Cycling FAQ

If you’re new to cycling, there’s a lot to learn and it can all be a bit daunting at first. Here’s a collection of the most frequently asked cycling questions to get you started.

I’m buying my first bike, how much should I spend?

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Not much. If this is your first time riding, get a fairly basic bike and see if you like it. Any where between 20 and 100 million bikes are sold each year and a lot of those get ridden once and then sit in a shed for 20 years. If you do enjoy cycling and upgrade your first bike soon after, you’ve lost a lot less money than if you buy a high-end bike, ride it once, and then have it never see the light of day again. If you’re buying brand new, you can expect your budget to comfortably stay under approximately $1000 for a road bike or $1500 (AUD) for a mountain bike.

Do I have to wear tights?

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No, but give it a month and you’ll want to. Riding lycra makes a ride more comfortable. Padded shorts with fewer friction points means less skin chafing and therefore a far more enjoyable time. What they won’t do is make you ride faster.

Do I need shoes that clip into the pedals? 

As above. If you plan to ride seriously, or for more than 10 kilometers at a time, clipped in shoes make your pedal stroke more efficient, but again, it’s not an essential.

Is it dangerous to ride on roads? 

Yes, it is. It’s best to avoid riding on roads whenever you can. Bike lanes or wide footpaths are much safer alternatives, especially for new cyclists. If you do plan to ride on roads, opt for roads that have a wide shoulder, stick as far to the left as you can, and ensure have plenty of lights so you can easily be seen by drivers in any conditions.

Do I need a helmet? 

Yes. A $20 helmet will save you a fine from the police (helmets are compulsory in Australia, but not everywhere – check your local laws), and possibly crippling medical bills, and could even save your life in the case of a serious accident.

My bike is making a strange noise, what do I do? 

If you’re new to riding, and if you have a front derailleur, there’s a good chance you might be cross-chaining. Cross-chaining occurs when the chain is at a large angle from the chainring to the cassette. The chain rubs on the derailleur, making an awful racket and wearing out your components at a rate of knots. To prevent this from occurring, keep your chain in as straight a line as possible. If you have two chainrings and a 10-speed cassette, stay in the big chainring for the first 5 or 6 cogs, and if you still need to make it easier, then swap to your little ring. Don’t go through the whole cassette and then change the chainrings. If this doesn’t help with the noise, take it to your local bike shop to get checked over.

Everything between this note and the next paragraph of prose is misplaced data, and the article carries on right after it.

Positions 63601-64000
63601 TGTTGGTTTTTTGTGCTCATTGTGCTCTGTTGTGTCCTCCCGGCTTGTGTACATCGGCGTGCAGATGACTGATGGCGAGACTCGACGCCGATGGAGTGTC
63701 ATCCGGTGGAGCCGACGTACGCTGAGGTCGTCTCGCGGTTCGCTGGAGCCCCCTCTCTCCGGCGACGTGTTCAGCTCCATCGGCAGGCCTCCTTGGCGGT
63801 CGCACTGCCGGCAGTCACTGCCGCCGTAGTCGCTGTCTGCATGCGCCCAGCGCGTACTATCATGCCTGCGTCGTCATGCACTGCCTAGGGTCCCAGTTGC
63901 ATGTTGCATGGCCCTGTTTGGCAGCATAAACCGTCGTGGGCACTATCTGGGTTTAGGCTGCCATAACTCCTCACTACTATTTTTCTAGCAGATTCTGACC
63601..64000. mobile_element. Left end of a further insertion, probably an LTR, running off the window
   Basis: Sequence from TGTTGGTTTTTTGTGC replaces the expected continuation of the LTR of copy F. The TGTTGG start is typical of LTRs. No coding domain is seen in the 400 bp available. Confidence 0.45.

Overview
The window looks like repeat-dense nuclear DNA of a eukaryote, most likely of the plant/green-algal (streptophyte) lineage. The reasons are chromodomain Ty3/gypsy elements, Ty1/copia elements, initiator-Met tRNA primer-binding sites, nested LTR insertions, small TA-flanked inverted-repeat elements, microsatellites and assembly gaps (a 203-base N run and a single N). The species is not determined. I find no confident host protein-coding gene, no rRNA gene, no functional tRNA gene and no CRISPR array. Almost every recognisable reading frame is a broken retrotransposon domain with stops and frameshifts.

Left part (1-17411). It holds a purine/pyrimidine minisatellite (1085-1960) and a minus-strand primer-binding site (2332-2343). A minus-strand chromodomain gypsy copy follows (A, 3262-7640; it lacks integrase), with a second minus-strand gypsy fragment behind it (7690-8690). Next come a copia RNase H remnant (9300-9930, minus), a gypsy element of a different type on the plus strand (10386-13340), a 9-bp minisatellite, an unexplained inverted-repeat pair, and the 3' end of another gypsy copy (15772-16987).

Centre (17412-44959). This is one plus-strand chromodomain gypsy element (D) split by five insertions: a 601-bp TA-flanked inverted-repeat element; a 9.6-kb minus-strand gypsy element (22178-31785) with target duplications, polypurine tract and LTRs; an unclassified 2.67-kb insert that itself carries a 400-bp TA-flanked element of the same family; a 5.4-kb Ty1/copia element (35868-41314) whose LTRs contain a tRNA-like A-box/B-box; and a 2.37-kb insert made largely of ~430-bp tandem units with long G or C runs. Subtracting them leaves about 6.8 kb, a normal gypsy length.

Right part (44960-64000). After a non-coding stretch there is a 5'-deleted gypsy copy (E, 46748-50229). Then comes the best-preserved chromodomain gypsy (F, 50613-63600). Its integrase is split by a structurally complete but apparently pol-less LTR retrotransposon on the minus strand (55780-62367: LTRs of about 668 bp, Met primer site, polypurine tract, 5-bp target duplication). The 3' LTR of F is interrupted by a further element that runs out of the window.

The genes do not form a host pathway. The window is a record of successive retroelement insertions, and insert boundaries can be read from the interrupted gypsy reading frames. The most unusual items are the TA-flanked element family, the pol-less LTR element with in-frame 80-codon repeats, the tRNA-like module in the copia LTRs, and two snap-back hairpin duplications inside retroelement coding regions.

How much pressure should I have in my tyres? 

This depends on how wide your tyres are. If you’re riding a road bike, you need a lot more pressure than you do for a fat bike. For thinner tyres, this is Schwalbe’s recommendation:

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For mountain bikes, anywhere between 30 and 40psi, depending on the terrain, is a good start. If you’re running tubeless tyres, you can go as low as 23psi.

Have we missed anything? If you have any other questions, leave them in the comment section below!

 

About Tim_Davis@Pushys

I'm a Science Graduate and Medical student at the University of Queensland, specialising in anatomy and physiology. More importantly, I'm all for any type of riding; road, mountain, dirt jumping, I love it all! Let me know if there is anything you want to know about nutrition and health, and I'll do my best to help you out!

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